French culture values the practice of healthy habits. We should all consider adopting these customs
France is an attractive country with stylish manners and impressive cuisine. They also have one of the lowest obesity rates in Europe. So what gives? The answer is simple: the healthy French people don’t know they’re in a country of glamour.
French restaurants typically follow a set of habits that are easy to incorporate into daily life. By understanding these traditions, it’s easier to emulate the French diet. Let’s learn by looking around France’s Côte d’Azur or through Paris streets.
Diminish your consumption of everything so that you can savor it to your heart’s content
A research study found that only 8% of French people eat light foods. If you prefer milk in your coffee instead of half-and-half, or you want some yogurt, use the same reasoning. Fat is healthy and necessary for a balanced diet— don’t substitute it with water-based foods.
Compared to other western countries’ cake portions, the French typically have small plates of dessert. This is because many American and British restaurants serve enormous portions of food.
Appreciate your meal from start to finish
The French don’t feel guilty after eating a croissant. This is due to their cultural identity, and it’s a great way to live life with no stress. It’s also healthy to have a positive relationship with food.
People in France are more focused on the taste, texture, and effects of their food than they are the calories it contains. This motivates them to enjoy each bite to the fullest because they don’t have to fear overeating.
No processed food remnants were found
French people eat a diet that’s mostly based on seasonal products. A small percentage of them regularly consume processed foods. This data was proven by the same study in which only 28% of French people regularly ate processed foods. Their diet is very natural and doesn’t include a lot of processed foods or packaged foods. Instead, they prefer Grandma’s recipes like onion soup, ratatouille and beef stew.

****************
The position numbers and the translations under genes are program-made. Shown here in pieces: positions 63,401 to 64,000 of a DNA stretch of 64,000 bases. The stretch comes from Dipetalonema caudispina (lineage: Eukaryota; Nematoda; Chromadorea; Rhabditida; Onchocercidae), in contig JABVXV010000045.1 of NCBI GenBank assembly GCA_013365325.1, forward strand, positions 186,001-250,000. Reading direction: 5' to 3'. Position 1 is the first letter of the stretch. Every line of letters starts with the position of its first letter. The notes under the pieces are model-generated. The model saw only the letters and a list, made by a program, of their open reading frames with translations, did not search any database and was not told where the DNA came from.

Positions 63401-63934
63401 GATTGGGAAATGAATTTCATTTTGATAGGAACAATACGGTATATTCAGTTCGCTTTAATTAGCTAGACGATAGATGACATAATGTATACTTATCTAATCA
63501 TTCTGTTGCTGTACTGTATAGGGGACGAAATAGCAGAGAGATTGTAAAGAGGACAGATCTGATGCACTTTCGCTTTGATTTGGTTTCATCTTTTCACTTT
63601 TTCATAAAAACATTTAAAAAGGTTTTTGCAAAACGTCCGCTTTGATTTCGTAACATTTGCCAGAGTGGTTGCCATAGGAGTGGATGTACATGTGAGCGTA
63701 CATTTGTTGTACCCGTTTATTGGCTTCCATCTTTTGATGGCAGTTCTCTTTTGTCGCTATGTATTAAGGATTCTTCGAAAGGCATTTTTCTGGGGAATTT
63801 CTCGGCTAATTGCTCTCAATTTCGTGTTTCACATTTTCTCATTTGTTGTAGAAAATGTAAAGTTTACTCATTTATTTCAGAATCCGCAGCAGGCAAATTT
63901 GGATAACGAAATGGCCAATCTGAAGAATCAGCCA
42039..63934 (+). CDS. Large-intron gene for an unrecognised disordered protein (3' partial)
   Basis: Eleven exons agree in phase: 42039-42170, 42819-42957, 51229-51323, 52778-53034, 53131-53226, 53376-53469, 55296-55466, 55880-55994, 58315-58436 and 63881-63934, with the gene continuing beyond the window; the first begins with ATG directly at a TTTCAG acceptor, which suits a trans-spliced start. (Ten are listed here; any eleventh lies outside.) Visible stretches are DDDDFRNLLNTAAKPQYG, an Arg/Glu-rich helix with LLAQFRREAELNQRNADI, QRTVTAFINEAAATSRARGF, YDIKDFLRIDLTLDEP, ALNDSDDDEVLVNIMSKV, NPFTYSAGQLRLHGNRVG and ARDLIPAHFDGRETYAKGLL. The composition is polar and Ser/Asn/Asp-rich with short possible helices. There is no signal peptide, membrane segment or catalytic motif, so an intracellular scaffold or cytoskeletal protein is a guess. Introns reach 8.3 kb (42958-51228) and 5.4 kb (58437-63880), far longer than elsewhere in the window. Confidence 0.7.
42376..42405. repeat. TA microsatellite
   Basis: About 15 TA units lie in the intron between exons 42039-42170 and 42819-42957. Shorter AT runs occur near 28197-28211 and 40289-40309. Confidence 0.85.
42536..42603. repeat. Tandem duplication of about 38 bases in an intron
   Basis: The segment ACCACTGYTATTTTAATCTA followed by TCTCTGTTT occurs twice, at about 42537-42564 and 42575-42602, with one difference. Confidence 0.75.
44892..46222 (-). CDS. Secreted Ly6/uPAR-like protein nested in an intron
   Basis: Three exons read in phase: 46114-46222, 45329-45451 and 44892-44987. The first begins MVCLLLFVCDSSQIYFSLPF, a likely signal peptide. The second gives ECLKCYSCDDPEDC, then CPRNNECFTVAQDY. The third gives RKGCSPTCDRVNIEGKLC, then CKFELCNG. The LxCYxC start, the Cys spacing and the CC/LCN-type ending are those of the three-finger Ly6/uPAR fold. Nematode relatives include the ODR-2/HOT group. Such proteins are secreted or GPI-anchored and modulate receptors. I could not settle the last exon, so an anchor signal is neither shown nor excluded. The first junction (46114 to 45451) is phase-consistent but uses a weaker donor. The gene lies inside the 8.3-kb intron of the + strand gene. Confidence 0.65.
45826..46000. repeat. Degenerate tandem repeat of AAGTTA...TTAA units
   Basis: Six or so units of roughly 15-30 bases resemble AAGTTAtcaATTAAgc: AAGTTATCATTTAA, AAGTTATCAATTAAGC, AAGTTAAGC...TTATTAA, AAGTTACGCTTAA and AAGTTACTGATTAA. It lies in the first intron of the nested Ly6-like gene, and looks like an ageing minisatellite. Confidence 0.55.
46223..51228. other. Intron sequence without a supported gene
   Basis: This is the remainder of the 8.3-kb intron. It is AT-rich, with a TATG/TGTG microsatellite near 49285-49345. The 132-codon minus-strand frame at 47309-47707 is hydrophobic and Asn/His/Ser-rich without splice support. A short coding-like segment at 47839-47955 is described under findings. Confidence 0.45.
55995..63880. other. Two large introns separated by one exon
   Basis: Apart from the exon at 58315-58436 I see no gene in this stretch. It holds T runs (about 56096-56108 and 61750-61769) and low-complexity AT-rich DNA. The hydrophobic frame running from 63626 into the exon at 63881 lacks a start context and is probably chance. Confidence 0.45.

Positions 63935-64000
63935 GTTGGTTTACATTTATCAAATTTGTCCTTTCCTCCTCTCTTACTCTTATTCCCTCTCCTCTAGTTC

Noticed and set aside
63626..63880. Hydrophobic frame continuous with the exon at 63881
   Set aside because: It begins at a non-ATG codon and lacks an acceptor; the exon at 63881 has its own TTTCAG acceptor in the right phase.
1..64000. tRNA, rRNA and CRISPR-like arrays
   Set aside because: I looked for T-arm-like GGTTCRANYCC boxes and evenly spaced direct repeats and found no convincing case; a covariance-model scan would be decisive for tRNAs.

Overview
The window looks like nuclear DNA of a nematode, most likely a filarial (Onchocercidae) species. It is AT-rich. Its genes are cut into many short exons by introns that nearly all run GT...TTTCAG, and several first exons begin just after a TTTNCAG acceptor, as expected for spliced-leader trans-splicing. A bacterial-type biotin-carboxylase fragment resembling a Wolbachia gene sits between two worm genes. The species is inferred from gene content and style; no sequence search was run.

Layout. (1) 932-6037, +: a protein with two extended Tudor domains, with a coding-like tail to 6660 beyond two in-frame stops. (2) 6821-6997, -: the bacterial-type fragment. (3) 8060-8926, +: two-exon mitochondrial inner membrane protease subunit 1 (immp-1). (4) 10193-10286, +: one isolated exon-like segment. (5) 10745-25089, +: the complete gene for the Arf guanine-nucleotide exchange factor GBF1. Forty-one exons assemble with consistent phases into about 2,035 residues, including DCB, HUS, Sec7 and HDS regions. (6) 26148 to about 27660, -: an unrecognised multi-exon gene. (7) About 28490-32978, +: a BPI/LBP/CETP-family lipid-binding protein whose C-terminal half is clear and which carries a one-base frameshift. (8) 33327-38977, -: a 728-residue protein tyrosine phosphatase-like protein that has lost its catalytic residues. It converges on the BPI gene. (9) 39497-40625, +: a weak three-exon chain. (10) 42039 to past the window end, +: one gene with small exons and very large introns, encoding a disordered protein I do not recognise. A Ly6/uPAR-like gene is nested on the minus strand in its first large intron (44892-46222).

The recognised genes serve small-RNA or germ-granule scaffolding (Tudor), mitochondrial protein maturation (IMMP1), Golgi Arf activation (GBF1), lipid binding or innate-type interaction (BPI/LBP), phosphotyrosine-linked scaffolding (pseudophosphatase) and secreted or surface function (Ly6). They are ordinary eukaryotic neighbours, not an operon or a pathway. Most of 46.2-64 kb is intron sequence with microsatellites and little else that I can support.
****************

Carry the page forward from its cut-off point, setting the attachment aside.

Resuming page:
Avoiding processed foods is important to maintaining a healthy diet— as these foods contain significant amounts of calories with little nutritional value. Additionally, avoiding these foods helps avoid sugars and trans fats that have high levels of calories but low nutritional value.
The French eat early
Many people who eat dinner later in the evening are more likely to suffer from obesity. In fact, studies show that late dinners lead to poor sleep and decreased health.
Like many other European countries, the French generally eat dinner between 19:30 and 20:00. They don’t eat dinner later than 22:00 in Spain.
Cheese is always an option!
In 2015, French citizens consumed the most cheese of any country. A large portion of this was likely due to the popularity of their fondue recipes. The Journal of Agricultural and Food Chemistry published research in 2015 that stated the average French person consumes 26 kilograms of cheese each year.
People consider cheese to be unhealthy, but it actually has many positive health effects— including Vitamin K and calcium for the bones. It’s also an excellent source of high biological value proteins, excellent energy and heart benefits. Additionally, no one can deny that cheese tastes delicious.
There is no better way to spend time than at the market
Parisian’s love to shop the local markets on the weekends. They often do this with reusable totes full of fresh produce. This isn’t just a popular habit for French people; it’s a great example for others to follow. This shows how buying food from the source is much healthier and more natural than buying packaged food. It also encourages local artisans and supports their communities.
The French don’t eat five meals a day
The latest theories prove that the French get by with only three meals a day. When we eat nonstop and regularly skip meals, our bodies have to take time between meal intervals to cleanse itself. Try this out and you will definitely notice a difference: you’ll feel more energized, alert and weightless.
Eating in a sitting position is a matter of great importance
Before a meal, the French enjoy a lingering moment at the table. For them, this is a tradition that takes time away from their day. They don’t rush through their meal when they’re in a hurry to go to work.
Our sense of calmness while seated at a table leads to improved digestion. This fact may not be noticeable to some, but it has a significant effect on how our bodies process nutrients from our meals. Eating calmly, chewing slowly and with focus, and taking a seat instead of running around can help promote good digestive processes.